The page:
Scientists debate bird flu studies at WHO

Scientists met behind closed doors in Geneva Thursday to discuss whether controversial research on a mutant form of bird flu capable of being spread among humans can be made public.

The two-day gathering at the (WHO) was called to discuss the studies on the which halted on January 20, citing fears of devastation if it were to escape the laboratory.

The WHO is expected to report on any decision made at the meeting late Friday.

The 22 participants include the two teams of researchers and representatives of the scientific journals Science and Nature who were asked to withhold publication.

"Participants will discuss the specific circumstances and results of the two studies and will try to reach a consensus about practical actions to resolve the most urgent issues, particularly those related to access to and dissemination of the results of these research studies," the WHO said.

Avian influenza H5N1 is primarily transmitted between birds and very rarely to humans.

Two separate teams of researchers, one in the Netherlands and the other in the United States, found ways late last year to engineer the virus so that it could be transmitted among mammals.

The breakthrough raised alarm that the method could fall into the wrong hands and unleash a massive that could cost millions of lives.

In November the US National Science Advisory Board for Biosecurity (NSABB) urged that key details remain unpublished.

Flu researchers agreed in January to halt their studies for 60 days in order to allow for international debate on the matter.

add to favorites email to friend print save as pdf

Related Stories

US official says bird flu limits not 'censorship'

Dec 21, 2011

Leading US health official Anthony Fauci on Wednesday rejected claims that the United States is censoring science by seeking to limit potentially dangerous bird flu information in major journals.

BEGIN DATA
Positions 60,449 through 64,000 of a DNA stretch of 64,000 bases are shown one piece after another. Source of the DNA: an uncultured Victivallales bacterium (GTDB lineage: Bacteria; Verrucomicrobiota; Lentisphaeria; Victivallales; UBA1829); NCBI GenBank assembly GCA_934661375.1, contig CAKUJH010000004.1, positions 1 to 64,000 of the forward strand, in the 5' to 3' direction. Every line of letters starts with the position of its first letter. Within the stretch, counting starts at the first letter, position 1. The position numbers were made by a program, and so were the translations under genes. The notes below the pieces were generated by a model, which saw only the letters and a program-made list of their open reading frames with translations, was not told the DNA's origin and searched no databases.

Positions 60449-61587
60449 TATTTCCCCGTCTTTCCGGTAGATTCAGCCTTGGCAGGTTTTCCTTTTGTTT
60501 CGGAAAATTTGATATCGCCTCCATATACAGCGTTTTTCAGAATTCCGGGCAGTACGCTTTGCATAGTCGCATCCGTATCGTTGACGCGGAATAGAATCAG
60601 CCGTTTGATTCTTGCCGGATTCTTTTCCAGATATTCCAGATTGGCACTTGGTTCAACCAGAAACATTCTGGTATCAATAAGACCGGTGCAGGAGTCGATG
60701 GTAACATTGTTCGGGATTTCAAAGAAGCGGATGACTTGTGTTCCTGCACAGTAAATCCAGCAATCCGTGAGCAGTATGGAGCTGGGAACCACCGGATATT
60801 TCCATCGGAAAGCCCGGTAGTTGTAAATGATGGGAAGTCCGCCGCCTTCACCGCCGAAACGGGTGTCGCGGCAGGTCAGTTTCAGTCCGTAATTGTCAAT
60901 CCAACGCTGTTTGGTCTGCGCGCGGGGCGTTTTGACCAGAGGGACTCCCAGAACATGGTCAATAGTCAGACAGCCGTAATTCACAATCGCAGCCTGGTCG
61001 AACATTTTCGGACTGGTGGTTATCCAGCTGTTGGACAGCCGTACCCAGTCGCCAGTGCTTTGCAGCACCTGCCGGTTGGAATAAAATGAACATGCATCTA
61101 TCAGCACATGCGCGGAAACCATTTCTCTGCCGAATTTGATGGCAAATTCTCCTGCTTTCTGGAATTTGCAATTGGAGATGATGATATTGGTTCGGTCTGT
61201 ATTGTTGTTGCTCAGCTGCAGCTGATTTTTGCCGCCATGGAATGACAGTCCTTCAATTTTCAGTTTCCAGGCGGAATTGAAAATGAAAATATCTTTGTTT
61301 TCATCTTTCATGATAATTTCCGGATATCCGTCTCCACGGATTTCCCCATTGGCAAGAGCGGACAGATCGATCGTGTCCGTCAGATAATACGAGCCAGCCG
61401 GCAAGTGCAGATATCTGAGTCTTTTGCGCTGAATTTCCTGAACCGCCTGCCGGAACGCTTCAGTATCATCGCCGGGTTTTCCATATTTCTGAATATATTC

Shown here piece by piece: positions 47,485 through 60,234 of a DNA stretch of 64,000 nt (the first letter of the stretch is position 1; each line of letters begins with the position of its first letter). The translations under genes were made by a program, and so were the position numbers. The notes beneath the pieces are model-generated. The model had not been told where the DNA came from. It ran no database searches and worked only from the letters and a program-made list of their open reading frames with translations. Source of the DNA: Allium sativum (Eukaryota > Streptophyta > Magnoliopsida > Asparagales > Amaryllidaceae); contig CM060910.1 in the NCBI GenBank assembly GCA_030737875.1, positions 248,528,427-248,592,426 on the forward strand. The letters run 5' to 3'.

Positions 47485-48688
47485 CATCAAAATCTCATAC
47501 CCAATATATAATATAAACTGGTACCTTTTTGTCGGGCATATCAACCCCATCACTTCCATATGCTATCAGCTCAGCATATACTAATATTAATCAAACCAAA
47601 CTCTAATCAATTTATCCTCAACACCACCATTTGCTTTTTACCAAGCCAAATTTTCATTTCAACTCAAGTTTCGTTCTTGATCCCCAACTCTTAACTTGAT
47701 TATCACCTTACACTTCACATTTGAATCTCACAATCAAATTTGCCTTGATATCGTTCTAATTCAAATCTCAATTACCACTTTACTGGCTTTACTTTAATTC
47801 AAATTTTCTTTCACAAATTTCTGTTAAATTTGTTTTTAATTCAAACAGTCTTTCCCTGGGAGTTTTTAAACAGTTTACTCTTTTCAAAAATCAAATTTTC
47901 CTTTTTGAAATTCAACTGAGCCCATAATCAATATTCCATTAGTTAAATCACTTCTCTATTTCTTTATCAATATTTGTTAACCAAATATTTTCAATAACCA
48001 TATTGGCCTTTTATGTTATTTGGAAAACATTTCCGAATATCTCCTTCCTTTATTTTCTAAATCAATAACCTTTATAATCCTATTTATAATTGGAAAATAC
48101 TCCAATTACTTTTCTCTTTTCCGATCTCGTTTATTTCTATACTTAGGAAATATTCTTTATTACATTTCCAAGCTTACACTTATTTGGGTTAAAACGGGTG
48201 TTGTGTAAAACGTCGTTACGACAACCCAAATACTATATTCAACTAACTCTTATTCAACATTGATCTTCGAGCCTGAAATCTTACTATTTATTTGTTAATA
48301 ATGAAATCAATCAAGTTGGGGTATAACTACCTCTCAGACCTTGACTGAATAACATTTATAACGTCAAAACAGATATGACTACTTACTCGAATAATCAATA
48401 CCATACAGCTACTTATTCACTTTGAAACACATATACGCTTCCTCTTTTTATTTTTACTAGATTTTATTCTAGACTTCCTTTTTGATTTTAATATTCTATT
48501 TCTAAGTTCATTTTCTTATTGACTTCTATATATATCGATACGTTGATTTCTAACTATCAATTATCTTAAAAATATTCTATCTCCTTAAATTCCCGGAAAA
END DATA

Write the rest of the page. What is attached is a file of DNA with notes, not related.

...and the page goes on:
Killer flu virus threat over-hyped: Dutch scientist

Dec 21, 2011

A top Dutch scientist heading a team which created a mutant killer flu virus Wednesday said the threat to global biosecurity is being overplayed, even if full research results are published.

WHO 'deeply concerned' by mutant bird flu

Dec 31, 2011

The World Health Organization (WHO) said it was "deeply concerned" about research into whether the H5N1 flu virus could be made more transmissible between humans after mutant strains were produced in labs.

Recommended for you

Overwhelmed west Africa ramps up Ebola response

8 hours ago

West Africa intensified its response to the deadly Ebola epidemic on Sunday, with Sierra Leone uncovering scores of dead bodies during a 72-hour shutdown and Liberia announcing hundreds of new hospital beds.

Sierra Leone reaches final day of Ebola lockdown

12 hours ago

Frustrated residents complained of food shortages in some neighborhoods of Sierra Leone's capital on Sunday as the country reached the third and final day of a sweeping, unprecedented lockdown designed to ...

Sierra Leone faces criticism over Ebola shutdown

Sep 20, 2014

Sierra Leone began the second day of a 72-hour nationwide shutdown aimed at containing the spread of the deadly Ebola virus on Saturday amid criticism that the action was a poorly planned publicity stunt.

Presence of peers ups health workers' hand hygiene

Sep 19, 2014

(HealthDay)—The presence of other health care workers improves hand hygiene adherence, according to a study published in the October issue of Infection Control and Hospital Epidemiology.

User comments